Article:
Archive for Thursday, December 9, 2004

Deuce’ back in the fieldhouse

TCU guard Dougherty tickled to play in Allen, his ‘dream’ venue

December 9, 2004


As a fifth-grader, Neil "Deuce" Dougherty played H-O-R-S-E against such former Kansas University basketball standouts as Paul Pierce, Raef LaFrentz, Scot Pollard, Jacque Vaughn and Jerod Haase.

Tonight, Dougherty finally will have something in common with his childhood idols: The former Free State High and current TCU basketball player will play in a college basketball game in Allen Fieldhouse.

Dougherty, son of TCU head coach and former KU aide Neil Dougherty, will come off the bench for the Horned Frogs in tonight's game against the Jayhawks.

Tipoff is 8 p.m. at Allen Fieldhouse with a live telecast on ESPN (Sunflower Broadband Channel 33) and a replay at 10:30 p.m. on Sunflower Broadband Channel 6.

"You could say I've been looking forward to playing in Allen Fieldhouse my whole life," said Dougherty, nicknamed "Deuce" to avoid confusion with his dad. "I don't even know if I could describe how I feel about it. I don't want to underestimate it at all. It'll be a good feeling, but it won't be easy."

Dougherty arrived in Lawrence in 1995 when his dad, a former Leavenworth High standout guard, left the South Carolina staff to accept a job as a Roy Williams aide.

The Doughertys remained in Lawrence for seven wildly successful seasons.

"Any kid growing up in Lawrence ... the only school people want to know about is Kansas," Dougherty said. "It was my dream (to play at KU). I didn't have it planned out, but somehow I thought I'd end up playing in Allen Fieldhouse."

Dougherty has played dozens of pickup games in Allen Fieldhouse, and AAU games, too.

TCU coach Neil Dougherty, left, instructs his team while son Neil
listens. The Horned Frogs, who play Kansas University at 8 tonight
in Allen Fieldhouse, practiced Wednesday night in Horejsi Center.

TCU coach Neil Dougherty, left, instructs his team while son Neil listens. The Horned Frogs, who play Kansas University at 8 tonight in Allen Fieldhouse, practiced Wednesday night in Horejsi Center.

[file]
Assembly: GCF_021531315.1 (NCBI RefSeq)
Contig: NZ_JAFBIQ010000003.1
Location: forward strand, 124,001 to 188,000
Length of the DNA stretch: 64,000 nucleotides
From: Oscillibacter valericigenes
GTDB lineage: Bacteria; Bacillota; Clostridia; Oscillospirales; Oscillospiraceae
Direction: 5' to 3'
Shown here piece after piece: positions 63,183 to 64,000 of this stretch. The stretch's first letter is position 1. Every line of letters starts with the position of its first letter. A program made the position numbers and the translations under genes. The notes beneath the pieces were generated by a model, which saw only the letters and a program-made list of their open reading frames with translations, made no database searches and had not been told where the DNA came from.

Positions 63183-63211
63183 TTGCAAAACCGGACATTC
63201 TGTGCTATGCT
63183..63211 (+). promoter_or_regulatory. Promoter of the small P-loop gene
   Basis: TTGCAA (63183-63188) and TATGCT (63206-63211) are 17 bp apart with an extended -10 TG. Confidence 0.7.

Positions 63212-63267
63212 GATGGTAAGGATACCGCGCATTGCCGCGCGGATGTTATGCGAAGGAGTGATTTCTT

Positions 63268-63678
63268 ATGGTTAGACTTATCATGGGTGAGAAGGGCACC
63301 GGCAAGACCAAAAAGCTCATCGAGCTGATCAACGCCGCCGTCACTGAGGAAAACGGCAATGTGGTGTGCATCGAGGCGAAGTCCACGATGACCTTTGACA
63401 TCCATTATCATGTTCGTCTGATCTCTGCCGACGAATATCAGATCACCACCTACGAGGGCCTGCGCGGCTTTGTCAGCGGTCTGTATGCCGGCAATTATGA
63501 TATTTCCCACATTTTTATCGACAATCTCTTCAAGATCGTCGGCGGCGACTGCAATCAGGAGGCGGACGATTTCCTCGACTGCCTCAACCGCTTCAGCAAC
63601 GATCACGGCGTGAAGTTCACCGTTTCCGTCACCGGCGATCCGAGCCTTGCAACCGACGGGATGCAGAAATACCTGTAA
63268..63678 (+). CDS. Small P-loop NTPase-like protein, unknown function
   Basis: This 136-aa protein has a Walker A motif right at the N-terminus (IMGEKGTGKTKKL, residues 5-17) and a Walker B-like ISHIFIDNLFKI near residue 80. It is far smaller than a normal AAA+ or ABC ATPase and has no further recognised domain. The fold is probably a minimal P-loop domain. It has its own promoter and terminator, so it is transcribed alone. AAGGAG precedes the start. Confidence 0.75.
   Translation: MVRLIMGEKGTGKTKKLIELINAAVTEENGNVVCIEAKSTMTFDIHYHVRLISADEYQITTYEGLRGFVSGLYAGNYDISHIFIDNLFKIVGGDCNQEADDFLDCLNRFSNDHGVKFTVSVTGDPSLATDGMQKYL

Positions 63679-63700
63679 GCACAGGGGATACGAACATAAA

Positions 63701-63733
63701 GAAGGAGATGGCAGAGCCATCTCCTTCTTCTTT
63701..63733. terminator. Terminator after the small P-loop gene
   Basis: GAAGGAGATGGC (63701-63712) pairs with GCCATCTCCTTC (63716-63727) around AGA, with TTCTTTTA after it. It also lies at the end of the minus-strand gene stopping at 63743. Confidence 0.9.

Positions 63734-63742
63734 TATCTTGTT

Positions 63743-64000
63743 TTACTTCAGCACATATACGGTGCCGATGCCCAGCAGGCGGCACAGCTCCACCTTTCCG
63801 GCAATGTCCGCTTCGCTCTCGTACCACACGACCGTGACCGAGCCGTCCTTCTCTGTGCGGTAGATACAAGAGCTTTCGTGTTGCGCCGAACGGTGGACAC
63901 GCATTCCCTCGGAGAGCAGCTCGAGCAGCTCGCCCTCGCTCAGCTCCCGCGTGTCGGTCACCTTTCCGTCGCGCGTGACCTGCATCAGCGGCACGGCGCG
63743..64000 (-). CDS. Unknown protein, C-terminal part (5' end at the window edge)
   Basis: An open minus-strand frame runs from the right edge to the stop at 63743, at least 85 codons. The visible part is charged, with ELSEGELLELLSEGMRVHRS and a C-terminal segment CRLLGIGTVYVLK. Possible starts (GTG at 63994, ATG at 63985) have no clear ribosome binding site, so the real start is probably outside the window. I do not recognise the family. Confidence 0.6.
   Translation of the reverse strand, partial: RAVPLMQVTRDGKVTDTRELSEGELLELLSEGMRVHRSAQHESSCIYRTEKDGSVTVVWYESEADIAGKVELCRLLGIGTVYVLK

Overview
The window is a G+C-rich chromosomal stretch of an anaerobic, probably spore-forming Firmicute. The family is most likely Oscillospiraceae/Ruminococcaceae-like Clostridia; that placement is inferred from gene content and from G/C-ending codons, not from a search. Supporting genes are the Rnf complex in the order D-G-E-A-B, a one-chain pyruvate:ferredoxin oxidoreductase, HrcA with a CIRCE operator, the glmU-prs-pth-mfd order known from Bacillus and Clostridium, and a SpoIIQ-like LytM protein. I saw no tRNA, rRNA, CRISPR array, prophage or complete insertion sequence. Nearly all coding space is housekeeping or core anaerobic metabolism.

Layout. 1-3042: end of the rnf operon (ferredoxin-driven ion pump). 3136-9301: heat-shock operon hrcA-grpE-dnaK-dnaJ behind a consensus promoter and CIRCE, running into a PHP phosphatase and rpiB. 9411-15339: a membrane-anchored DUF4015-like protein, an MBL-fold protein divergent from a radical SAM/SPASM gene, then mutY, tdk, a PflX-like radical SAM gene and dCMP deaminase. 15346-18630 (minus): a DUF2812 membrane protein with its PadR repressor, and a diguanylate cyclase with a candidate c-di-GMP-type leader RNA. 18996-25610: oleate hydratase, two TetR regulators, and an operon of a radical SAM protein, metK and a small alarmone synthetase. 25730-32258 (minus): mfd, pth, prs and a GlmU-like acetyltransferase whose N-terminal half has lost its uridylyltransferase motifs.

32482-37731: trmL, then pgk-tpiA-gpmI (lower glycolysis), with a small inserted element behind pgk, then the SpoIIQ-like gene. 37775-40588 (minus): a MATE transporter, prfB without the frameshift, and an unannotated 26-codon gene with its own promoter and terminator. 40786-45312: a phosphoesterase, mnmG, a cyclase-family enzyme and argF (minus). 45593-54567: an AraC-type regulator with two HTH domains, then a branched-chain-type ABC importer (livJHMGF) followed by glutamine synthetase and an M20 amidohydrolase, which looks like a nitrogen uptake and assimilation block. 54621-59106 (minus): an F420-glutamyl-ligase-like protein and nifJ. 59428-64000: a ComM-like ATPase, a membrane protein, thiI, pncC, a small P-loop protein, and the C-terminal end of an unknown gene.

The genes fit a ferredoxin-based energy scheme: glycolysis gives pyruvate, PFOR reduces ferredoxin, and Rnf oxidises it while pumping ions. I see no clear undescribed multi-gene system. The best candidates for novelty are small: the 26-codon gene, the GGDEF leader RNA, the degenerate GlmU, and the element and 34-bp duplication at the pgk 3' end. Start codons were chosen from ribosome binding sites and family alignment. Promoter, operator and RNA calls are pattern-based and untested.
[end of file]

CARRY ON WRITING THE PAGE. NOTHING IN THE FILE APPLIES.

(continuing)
"The first time I went in there was '95 to shoot a couple baskets," Dougherty said. "Stephen Vinson (KU sophomore walk-on) moved here the same year from Atlanta. We'd go up there together and shoot. We were so basketball crazy when we were young. We'd shoot in the fieldhouse and he ended up playing for KU."

Vinson never will forget shooting around in Allen with his buddy.

"Coach Dougherty use to let me and Neil come into the Fieldhouse and let us shoot. He put us through of a couple of his legendary workouts and, I can tell you, they were the hardest workouts I'd done at that point in my life," Vinson said. "He really helped me improve as a basketball player. He taught me a few things that I obviously hadn't learned yet, so I'm definitely thankful for his assistance."

It remains to be seen how much Dougherty will play tonight. He has averaged just over five minutes in six of the Horned Frogs' seven games and has been bothered by a sore hip.

"It's fun for me coaching him," dad Neil said. "It's a challenge separating being a father from a coach. It's harder than what I thought. You are caught in a situation where as a father sometimes you want him to shoot and as a coach you want him to pass to Santee (Corey, senior guard)."

A year ago in Fort Worth, Texas, Kansas reserve guard Jeff Hawkins exploded for 19 points in the Jayhawks' 85-66 victory over TCU, a team Dougherty the dad refers to as, 'the fastest Frogs in Texas.'

"He didn't surprise me. I know what he did in high school. I played against him a couple times," the young Dougherty said of former Kansas City Sumner standout Hawkins. "I wasn't very happy with him that night. Without Jeff, that game is down to the wire."

Keith Langford also helped beat TCU with 24 points off 9-of-10 shooting.